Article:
Grain Free Pantry #1 Amazon.com
Graingrain (grān),USA pronunciation n.
- a small, hard seed, esp. the seed of a food plant such as wheat, corn, rye, oats, rice, or millet.
- the gathered seed of food plants, esp. of cereal plants.
- such plants collectively.
- any small, hard particle, as of sand, gold, pepper, or gunpowder.
- the smallest unit of weight in most systems, originally determined by the weight of a plump grain of wheat. In the U.S. and British systems, as in avoirdupois, troy, and apothecaries' weights, the grain is identical. In an avoirdupois ounce there are 437.5 grains;
in the troy and apothecaries' ounces there are 480 grains (one grain equals 0.0648 gram).
- the smallest possible amount of anything: a grain of truth.
- the arrangement or direction of fibers in wood, or the pattern resulting from this.
- the direction in which the fibers of a piece of dressed wood, as a board, rise to the surface: You should work with or across the grain, but never against.
- the side of leather from which the hair has been removed.
- a stamped pattern that imitates the natural grain of leather: used either on leather to simulate a different type of natural leather, or on coated cloth.
- the fibers or yarn in a piece of fabric as differentiated from the fabric itself.
- the direction of threads in a woven fabric in relation to the selvage.
- the lamination or cleavage of stone, coal, etc.
- any of the individual crystalline particles forming a metal.
- a unit of weight equal to 50 milligrams or ¼ carat, used for pearls and sometimes for diamonds.
- the size of constituent particles of any substance;
texture: sugar of fine grain.
- a granular texture or appearance: a stone of coarse grain.
- a state of crystallization: boiled to the grain.
- temper or natural character: two brothers of similar grain.
- a unit of solid propellant.
- [Obs.]color or hue.
- against the or one's grain, in opposition to one's temper, inclination, or character: Haggling always went against her grain.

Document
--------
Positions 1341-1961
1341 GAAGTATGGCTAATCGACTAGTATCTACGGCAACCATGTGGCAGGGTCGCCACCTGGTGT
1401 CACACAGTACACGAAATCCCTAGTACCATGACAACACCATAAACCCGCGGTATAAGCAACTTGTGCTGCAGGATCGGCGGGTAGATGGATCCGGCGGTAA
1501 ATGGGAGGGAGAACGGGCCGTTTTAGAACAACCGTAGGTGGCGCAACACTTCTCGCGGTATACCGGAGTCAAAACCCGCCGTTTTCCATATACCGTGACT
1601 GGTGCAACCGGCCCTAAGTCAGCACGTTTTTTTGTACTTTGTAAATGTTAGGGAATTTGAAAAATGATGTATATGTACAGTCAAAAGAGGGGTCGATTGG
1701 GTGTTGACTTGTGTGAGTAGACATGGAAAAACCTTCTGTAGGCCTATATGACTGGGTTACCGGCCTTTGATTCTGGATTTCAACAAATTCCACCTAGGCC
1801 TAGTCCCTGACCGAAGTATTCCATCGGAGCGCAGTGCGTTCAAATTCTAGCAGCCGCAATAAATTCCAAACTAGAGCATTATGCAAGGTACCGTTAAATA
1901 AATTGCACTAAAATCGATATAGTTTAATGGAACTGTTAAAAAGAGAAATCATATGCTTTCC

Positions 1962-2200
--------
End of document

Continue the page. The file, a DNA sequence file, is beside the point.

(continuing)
- with a grain of salt. See salt 1 (def. 9).
- to form into grains;
- to give a granular appearance to.
- to paint in imitation of the grain of wood, stone, etc.: metal doors grained to resemble oak.
- to feed grain to (an animal).
- to remove the hair from (skins).
- to soften and raise the grain of (leather).
Freefree (frē),USA pronunciation adj., fre•er, fre•est, adv., v., freed, free•ing.
- enjoying personal rights or liberty, as a person who is not in slavery: a land of free people.
- pertaining to or reserved for those who enjoy personal liberty: They were thankful to be living on free soil.
- existing under, characterized by, or possessing civil and political liberties that are, as a rule, constitutionally guaranteed by representative government: the free nations of the world.
- enjoying political autonomy, as a people or country not under foreign rule;
- exempt from external authority, interference, restriction, etc., as a person or one's will, thought, choice, action, etc.;
- able to do something at will;
at liberty: free to choose.
- clear of obstructions or obstacles, as a road or corridor: The highway is now free of fallen rock.
- not occupied or in use: I'll try to phone her again if the line is free.
- exempt or released from something specified that controls, restrains, burdens, etc. (usually fol. by from or of ): free from worry; free of taxes.
- having immunity or being safe (usually fol. by from): free from danger.